The ex-Beatle and music legend receives one of highest honours in popular music

Paul McCartney feted by Mr Obama and star musicians, including Jonas Brothers With a career that has spanned 50 years, Paul McCartney is undoubtedly one of the music world's living legends.

And this week he joined an elite group of singer-songwriters when President Obama awarded him the US Library of Congress's Gershwin Prize for Popular Song, one of the highest honours in music.

The Obama family hosted a tribute concert that brought together an eclectic group of talented musicians who performed Paul's songs at the White House.

One of Sasha and Malia's favourite bands, the Jonas Brothers, played Drive My Car, while Stevie Wonder – last year's recipient – entertained with We Can Work It Out.

Other stars who helped honour the ex-Beatle were Faith Hill, Elvis Costello and Jack White.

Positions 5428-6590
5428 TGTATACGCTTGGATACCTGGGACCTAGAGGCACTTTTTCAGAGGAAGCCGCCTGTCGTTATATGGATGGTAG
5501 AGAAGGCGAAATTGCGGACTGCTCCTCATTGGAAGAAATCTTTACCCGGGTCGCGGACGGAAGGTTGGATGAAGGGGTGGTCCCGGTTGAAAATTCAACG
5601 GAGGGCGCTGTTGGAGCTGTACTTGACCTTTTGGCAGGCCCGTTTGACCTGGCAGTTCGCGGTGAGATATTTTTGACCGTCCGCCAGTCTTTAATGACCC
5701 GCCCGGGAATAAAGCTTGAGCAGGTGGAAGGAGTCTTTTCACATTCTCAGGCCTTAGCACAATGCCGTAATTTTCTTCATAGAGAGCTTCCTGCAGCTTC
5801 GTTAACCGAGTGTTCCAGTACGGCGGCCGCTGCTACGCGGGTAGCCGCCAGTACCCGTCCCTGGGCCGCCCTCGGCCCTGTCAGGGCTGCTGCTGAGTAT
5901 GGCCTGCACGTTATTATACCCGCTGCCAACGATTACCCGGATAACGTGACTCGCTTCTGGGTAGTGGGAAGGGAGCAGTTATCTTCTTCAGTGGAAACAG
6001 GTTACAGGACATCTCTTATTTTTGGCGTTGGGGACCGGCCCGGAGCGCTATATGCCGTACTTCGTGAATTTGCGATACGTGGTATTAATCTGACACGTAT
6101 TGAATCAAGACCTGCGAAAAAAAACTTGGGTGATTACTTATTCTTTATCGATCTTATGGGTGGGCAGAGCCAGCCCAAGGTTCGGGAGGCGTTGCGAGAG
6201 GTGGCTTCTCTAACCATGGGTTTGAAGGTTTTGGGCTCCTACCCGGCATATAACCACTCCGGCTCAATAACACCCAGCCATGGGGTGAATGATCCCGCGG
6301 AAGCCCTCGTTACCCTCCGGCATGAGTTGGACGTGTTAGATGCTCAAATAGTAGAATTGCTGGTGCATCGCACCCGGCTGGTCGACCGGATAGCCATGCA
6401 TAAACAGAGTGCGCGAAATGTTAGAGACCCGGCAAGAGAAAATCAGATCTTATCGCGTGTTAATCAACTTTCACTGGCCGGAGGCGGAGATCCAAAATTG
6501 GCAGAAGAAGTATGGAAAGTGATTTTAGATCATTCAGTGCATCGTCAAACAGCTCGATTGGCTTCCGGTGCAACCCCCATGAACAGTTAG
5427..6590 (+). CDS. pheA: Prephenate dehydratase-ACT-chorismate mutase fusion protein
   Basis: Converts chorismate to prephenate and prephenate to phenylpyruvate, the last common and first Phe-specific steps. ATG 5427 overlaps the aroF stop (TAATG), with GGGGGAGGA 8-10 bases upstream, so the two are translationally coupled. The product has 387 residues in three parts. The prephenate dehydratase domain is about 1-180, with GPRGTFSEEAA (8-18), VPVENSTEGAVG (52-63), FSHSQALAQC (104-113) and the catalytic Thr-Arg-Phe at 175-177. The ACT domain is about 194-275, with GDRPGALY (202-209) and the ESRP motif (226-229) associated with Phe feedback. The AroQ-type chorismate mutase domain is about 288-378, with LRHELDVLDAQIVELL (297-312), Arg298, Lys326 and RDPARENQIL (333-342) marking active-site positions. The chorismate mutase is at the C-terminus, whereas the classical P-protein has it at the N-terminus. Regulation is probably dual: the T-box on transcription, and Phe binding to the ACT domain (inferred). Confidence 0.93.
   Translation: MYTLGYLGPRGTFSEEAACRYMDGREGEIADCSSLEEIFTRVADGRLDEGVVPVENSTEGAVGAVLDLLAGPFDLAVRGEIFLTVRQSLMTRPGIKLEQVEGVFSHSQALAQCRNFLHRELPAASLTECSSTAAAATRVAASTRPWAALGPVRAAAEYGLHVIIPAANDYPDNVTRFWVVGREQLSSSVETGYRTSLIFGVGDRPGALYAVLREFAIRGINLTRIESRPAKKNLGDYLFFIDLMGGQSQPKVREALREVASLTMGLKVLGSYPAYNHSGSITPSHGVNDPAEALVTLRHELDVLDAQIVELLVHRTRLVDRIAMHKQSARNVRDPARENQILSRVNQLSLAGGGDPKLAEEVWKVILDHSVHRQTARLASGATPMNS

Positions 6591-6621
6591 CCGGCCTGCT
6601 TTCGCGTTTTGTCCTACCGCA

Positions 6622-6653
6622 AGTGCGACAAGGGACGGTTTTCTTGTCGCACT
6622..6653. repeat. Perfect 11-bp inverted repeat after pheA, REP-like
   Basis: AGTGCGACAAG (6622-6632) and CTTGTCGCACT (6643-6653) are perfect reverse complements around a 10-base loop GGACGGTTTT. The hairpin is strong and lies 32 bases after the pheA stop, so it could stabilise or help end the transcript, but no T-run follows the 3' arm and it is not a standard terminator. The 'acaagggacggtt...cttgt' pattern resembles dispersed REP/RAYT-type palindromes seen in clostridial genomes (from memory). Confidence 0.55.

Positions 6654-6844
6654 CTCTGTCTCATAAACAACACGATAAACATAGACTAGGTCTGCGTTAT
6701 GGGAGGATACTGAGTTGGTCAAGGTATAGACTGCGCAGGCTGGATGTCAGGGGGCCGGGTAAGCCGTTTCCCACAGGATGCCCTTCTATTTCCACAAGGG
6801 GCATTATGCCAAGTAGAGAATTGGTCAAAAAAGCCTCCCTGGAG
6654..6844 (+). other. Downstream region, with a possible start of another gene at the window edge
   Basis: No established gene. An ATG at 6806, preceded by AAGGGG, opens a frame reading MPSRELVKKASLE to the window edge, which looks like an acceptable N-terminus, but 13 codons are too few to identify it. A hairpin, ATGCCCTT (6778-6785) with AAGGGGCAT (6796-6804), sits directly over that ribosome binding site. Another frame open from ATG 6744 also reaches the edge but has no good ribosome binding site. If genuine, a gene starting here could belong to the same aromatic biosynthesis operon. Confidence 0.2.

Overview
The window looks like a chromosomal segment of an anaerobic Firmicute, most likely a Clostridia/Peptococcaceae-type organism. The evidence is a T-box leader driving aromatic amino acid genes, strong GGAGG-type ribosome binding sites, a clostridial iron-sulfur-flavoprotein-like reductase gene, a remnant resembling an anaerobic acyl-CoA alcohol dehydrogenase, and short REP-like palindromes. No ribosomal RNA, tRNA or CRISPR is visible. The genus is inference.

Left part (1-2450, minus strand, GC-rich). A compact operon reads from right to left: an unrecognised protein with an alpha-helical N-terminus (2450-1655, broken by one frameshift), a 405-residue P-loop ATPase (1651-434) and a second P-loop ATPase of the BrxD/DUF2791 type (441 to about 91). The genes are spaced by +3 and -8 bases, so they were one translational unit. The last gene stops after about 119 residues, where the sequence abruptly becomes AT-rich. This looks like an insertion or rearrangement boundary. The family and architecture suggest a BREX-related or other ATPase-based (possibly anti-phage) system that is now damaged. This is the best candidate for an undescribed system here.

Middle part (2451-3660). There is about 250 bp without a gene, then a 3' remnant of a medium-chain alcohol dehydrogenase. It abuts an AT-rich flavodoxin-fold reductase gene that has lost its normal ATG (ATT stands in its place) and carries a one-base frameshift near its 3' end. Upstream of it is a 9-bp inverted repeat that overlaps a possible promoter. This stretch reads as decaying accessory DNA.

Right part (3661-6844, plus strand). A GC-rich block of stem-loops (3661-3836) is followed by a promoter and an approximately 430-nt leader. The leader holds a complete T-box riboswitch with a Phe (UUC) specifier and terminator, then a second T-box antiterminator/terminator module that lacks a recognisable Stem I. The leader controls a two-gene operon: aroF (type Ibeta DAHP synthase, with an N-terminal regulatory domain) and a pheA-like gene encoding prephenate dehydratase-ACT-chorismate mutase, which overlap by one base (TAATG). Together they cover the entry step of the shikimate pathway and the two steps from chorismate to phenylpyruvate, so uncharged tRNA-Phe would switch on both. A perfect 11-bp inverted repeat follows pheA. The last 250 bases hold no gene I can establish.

As for President Obama, he praised the impact the Beatles had on popular music, saying they "blew the walls down for everybody else" and "helped to lay the soundtrack for an entire generation".

Paul, one of only three winners of the Gershwin Prize and the only non-American, seemed excited to receive the award from Barack and expressed his support for the US leader.

"Getting this prize would be good enough, but getting it from this president…" he said with a smile. "You have billions of us who are rooting for you, and we know you’re going to come through."

Of course the real treat of the night was when Paul picked up his guitar to perform a set of songs that included Let It Be and Michelle, a number he said he had been “itching to do at the White House,” no doubt with the lovely First Lady in mind.

The night ended with Hey Jude, as the first family got on stage to join Paul in singing the popular melody.

The concert will air on US television network PBS on July 28.

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